Beyond Incentives: Expanding the Theoretical Framework for Patent Law Analysis
35 Pages Posted: 25 Oct 2010 Last revised: 10 Apr 2011
Date Written: October 24, 2010
Economic theories dominate patent law and policy. In evaluating patent law rules, scholars and policy makers typically weigh the effects of such rules on the incentives provided by patents against the costs associated with them. However, solely focusing on the economic costs and benefits may often lead to an analytical dead end. Such narrow perspective also fails to take into account alternative theoretical foundations of the patent system, such as the labor and personality theories, which provide different rationales for patent protection.
In this Article, I urge a broader use of such non-economic theories in discussions regarding the optimal design of the patent system. Using the perplexing case of cumulative innovation as a case in point, this Article demonstrates how the analysis under the labor and personality theories may offer significant guidance to policy makers in certain instances where the economic analysis of patent law does not provide a definitive solution. Integrating these non-utilitarian theories into the analytical framework may ultimately result in a patent system that not only incentivizes innovation but also promotes other important goals such as providing just reward for labor and enabling individuals to develop their personality.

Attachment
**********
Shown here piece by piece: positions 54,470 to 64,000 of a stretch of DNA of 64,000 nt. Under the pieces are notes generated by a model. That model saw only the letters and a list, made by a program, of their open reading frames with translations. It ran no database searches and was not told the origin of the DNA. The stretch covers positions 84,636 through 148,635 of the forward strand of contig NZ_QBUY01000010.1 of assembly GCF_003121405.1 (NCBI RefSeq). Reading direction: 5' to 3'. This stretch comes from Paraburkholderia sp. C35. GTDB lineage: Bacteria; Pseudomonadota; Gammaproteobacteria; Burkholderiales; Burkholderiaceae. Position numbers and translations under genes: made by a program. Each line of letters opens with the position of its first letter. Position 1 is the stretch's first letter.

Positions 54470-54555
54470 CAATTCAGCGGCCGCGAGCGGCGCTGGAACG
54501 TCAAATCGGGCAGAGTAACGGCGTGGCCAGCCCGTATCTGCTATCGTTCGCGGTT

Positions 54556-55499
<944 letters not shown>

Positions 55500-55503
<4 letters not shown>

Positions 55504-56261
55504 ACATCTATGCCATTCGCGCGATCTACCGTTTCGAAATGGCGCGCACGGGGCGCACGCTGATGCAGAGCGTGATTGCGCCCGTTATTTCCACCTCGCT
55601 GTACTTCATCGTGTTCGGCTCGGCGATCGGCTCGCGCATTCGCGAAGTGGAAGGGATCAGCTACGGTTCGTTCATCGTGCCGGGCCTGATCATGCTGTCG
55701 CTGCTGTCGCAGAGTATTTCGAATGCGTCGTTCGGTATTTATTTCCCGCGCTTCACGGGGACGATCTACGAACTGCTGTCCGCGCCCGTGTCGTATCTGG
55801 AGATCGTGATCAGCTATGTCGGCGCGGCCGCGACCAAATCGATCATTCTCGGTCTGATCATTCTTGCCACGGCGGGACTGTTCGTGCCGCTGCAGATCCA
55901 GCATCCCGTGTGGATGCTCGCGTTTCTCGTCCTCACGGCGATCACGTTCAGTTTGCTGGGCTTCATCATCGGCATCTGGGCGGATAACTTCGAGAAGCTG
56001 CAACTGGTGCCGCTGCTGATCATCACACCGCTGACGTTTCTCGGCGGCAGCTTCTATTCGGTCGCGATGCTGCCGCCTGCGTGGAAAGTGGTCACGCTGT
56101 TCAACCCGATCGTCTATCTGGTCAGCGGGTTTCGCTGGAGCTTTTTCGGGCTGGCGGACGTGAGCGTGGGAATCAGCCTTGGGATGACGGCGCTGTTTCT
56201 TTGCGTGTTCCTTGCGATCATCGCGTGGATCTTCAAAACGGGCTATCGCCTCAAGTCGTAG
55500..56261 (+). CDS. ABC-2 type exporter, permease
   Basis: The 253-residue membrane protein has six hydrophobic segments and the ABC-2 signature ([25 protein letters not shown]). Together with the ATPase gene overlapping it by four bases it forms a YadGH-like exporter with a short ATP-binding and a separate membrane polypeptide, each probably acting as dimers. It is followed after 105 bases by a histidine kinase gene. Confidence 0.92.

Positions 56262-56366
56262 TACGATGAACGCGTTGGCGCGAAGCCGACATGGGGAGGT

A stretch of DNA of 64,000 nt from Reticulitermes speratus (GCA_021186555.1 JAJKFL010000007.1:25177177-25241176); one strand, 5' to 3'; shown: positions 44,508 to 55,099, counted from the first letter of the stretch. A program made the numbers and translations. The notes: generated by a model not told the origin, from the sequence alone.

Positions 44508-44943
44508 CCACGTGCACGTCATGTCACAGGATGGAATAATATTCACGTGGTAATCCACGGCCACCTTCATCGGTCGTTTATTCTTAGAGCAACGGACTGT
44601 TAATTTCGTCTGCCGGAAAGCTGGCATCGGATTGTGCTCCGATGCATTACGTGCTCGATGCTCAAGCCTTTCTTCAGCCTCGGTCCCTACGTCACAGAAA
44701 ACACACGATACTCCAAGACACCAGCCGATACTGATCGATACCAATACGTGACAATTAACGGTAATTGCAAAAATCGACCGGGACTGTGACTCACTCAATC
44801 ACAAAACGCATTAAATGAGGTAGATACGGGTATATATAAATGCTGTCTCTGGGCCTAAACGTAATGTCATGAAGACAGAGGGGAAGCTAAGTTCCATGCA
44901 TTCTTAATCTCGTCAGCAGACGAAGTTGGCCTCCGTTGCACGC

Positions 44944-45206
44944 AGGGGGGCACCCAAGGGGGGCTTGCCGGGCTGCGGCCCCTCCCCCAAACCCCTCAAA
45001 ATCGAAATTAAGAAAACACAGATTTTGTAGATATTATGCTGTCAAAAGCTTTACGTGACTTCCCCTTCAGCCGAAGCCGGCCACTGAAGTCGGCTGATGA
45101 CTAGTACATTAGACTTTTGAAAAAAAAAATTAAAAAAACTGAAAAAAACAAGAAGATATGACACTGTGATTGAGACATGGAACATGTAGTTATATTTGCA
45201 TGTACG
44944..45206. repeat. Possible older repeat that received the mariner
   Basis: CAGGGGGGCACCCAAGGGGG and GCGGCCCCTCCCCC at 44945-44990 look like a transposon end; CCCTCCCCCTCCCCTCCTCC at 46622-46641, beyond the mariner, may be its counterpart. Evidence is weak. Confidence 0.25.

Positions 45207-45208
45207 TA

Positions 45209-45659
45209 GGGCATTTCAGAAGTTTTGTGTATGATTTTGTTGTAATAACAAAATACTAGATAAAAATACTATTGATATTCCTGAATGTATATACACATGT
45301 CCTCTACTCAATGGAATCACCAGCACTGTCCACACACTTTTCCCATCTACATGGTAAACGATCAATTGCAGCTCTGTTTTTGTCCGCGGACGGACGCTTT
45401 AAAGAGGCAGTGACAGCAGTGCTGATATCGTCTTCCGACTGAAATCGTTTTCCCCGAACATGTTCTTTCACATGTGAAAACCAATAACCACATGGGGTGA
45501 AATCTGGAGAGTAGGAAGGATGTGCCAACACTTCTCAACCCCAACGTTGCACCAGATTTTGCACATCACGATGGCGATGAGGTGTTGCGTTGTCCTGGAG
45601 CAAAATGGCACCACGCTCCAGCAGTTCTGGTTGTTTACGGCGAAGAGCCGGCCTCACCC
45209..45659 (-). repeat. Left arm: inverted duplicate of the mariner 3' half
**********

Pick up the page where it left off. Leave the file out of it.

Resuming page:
Keywords: intellectual property, patent law, economic theory, labor theory, personality theory, distributive justice
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